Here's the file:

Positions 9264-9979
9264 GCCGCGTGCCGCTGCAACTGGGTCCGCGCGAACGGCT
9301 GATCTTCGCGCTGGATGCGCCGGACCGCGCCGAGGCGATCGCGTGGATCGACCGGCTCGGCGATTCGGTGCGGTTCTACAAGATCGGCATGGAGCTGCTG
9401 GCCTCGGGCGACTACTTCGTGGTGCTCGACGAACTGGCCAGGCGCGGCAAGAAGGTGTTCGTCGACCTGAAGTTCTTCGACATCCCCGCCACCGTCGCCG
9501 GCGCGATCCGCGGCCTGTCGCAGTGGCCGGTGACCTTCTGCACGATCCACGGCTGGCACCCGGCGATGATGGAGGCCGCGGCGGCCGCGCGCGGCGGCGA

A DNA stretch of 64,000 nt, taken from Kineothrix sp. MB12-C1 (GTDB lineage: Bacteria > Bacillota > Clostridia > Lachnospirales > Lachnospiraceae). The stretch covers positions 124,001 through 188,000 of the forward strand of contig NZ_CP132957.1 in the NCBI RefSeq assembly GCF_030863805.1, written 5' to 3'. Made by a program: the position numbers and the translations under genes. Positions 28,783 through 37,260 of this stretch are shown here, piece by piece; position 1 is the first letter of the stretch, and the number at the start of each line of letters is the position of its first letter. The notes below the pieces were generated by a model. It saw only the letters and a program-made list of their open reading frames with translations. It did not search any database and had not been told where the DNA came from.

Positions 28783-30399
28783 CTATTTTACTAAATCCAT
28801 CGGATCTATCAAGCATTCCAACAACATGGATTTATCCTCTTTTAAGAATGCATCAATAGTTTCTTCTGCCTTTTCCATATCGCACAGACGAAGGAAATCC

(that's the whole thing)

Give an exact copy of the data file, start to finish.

Positions 9264-9979
9264 GCCGCGTGCCGCTGCAACTGGGTCCGCGCGAACGGCT
9301 GATCTTCGCGCTGGATGCGCCGGACCGCGCCGAGGCGATCGCGTGGATCGACCGGCTCGGCGATTCGGTGCGGTTCTACAAGATCGGCATGGAGCTGCTG
9401 GCCTCGGGCGACTACTTCGTGGTGCTCGACGAACTGGCCAGGCGCGGCAAGAAGGTGTTCGTCGACCTGAAGTTCTTCGACATCCCCGCCACCGTCGCCG
9501 GCGCGATCCGCGGCCTGTCGCAGTGGCCGGTGACCTTCTGCACGATCCACGGCTGGCACCCGGCGATGATGGAGGCCGCGGCGGCCGCGCGCGGCGGCGA

A DNA stretch of 64,000 nt, taken from Kineothrix sp. MB12-C1 (GTDB lineage: Bacteria > Bacillota > Clostridia > Lachnospirales > Lachnospiraceae). The stretch covers positions 124,001 through 188,000 of the forward strand of contig NZ_CP132957.1 in the NCBI RefSeq assembly GCF_030863805.1, written 5' to 3'. Made by a program: the position numbers and the translations under genes. Positions 28,783 through 37,260 of this stretch are shown here, piece by piece; position 1 is the first letter of the stretch, and the number at the start of each line of letters is the position of its first letter. The notes below the pieces were generated by a model. It saw only the letters and a program-made list of their open reading frames with translations. It did not search any database and had not been told where the DNA came from.

Positions 28783-30399
28783 CTATTTTACTAAATCCAT
28801 CGGATCTATCAAGCATTCCAACAACATGGATTTATCCTCTTTTAAGAATGCATCAATAGTTTCTTCTGCCTTTTCCATATCGCACAGACGAAGGAAATCC